The RIT School of Print Media and RIT Cary Graphic Arts Press presented: “The Future of Reading: Provocations, Predictions, Possibilities,” June 9-12, 2010. The symposium was organized by Charles Bigelow, Patricia Sorce, David Pankow, Amit Ray, and Amelia Hugill-Fontanel.
This three-day symposium at RIT was organized around a central question: How will reading change in the next decade? With a target audience of 300-500 participants, the conference featured provocative and challenging presentations by experts in writing systems, content creation, vision and cognition, typography, visual media, and display technology.
No learned process is more firmly embedded in our culture as an agent of information transfer than reading, yet its subtle pleasures and necessary disciplines seem overwhelmed by today's sustained orgasm of visual media. Many modern readers participate enthusiastically in the democracy of publishing, but have little patience for extended excursions into long narrative texts. If current trends prevail, we will increasingly read as though our destination must always be within easy sight and instant comprehension. A challenging literary journey to a distant shore is not supported in an information economy driven by short attention and immediate reward. Will literacy based on brief exchanges spell the end of traditional reading? Should we be concerned if it does? What might replace reading?
Evolving technologies and habits of information exchange have profound effects on how societies (their thinkers, writers, scientists, and citizens) envision, create, articulate, distribute, absorb, remember, and assimilate content. Commercial competition and technical innovation, as well as the perpetual desire to create and share, are reshaping the information systems on which reading depends: the private act of writing, the interpretive act of typography, and the social act of publishing.
The aim of this conference was to foresee where and how new modes of reading will take us-socially, politically, economically and aesthetically in the coming decade. There were three main themes:
Theme 1: Reading & Writing Often in its history, reading has undergone major shifts in technology, culture and cognition, with profound consequences for society. The advent of printing with movable type brought a many-fold increase in the supply of books, while rising numbers of people with time and money to spend on reading were associated with increasing commerce, improved transportation, accelerated urbanization, and challenges to ecclesiastical and civil authority. Stabilization and promulgation of vernaculars through print contributed to the rise of national literatures as well as nationalism and nation-states.
Currently, modern society is experiencing a radical shift in reading technology and literate behavior, which may likewise have deep social, cultural and political repercussions. Compared to the first era of print, today's media universe is more varied in form and content. Rich media environments saturate the life-worlds of consumers in post-industrial and developing societies alike. Reading has become a variegated activity, occurring in environments previously unlikely to be devoted to text, and in contexts where technologically mediated social interaction has unprecedented breadth and scope.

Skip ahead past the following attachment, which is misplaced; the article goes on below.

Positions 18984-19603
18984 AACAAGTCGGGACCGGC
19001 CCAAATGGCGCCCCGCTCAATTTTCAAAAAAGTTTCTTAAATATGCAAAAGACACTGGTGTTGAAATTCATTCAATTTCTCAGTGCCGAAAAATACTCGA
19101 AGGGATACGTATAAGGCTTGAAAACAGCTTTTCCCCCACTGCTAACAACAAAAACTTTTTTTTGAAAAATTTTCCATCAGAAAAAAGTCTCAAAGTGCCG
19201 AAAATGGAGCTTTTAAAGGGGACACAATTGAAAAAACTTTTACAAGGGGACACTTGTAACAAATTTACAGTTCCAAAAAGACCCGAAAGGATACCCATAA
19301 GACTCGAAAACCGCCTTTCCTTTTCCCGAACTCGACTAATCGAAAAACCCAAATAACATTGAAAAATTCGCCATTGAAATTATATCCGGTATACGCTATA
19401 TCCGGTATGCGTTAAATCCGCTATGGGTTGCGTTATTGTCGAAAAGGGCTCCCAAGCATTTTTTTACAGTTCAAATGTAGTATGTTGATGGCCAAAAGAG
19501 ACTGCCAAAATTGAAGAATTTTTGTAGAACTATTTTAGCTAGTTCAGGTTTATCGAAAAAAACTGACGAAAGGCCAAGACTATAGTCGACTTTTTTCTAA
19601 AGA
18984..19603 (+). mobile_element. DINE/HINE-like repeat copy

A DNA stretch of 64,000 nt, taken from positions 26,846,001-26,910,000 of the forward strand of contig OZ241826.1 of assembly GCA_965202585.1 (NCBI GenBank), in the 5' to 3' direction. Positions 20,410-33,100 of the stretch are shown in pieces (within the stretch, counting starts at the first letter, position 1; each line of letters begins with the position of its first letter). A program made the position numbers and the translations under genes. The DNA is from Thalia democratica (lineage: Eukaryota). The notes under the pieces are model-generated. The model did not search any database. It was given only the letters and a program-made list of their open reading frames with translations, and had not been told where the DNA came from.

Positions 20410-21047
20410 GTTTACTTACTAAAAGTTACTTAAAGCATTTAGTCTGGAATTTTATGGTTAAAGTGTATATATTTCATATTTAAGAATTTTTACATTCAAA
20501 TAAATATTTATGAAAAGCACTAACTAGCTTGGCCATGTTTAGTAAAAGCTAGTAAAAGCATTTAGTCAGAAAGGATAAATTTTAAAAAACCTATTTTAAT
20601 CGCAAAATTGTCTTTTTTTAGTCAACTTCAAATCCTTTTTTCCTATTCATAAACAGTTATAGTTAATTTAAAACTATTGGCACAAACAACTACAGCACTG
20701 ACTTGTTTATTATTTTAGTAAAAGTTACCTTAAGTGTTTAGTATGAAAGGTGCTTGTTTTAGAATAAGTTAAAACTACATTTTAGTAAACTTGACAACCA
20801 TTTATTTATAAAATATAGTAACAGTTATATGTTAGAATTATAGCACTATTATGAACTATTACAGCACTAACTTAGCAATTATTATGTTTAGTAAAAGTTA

Theme 2: Media & Technology Digital technology is transforming reading. From the network-distribution model of the web to the proliferation of dedicated reading devices, new texts today are increasingly distributed and consumed in digital form. The convenience of near-instantaneous access to text and image on-line is confronted by the overwhelming volume of information available in cyber-space. Older, familiar spatial relationships between reader and text are compromised, or enhanced, by new environments in which little effort is needed to feed the reading experience. The speakers in this theme addressed multi-platform publishing to different devices, reading efficiencies, text parsing for custom audiences, the transformation of information from static marks on tangible substrates to dynamic, multimedia hypertexts in cyberspace, the importance (or irrelevance) of variable carriers for texts, the relationship between reader and device, and the philosophies of representing the human experience in a society evolving toward a fully networked meta-universe.
Theme 3: Science & Art of Literacy From imposing inscriptions in the Roman forum, to dazzling illuminated manuscripts of the middle ages, to masterpieces of Renaissance printing, to myriad variations of modern typography in print and on computer screens, the creation of letter forms and their arrangement into text is a subtle art with a practical goal—the transmission of knowledge. Calligraphers, typographers, type designers, graphic designers, and book artists have long known the aesthetic principles that make texts pleasurable as well as legible, but only in recent years have scientists begun to understand how abstract graphical letter shapes are processed by our eyes and brain into linguistic messages, while linguists have analyzed the structures of writing systems and the literary texts arising from writing. The future of reading will draw from these three parallel streams of knowledge, the scientific, the artistic, and the linguistic, to shape the visual texts of tomorrow.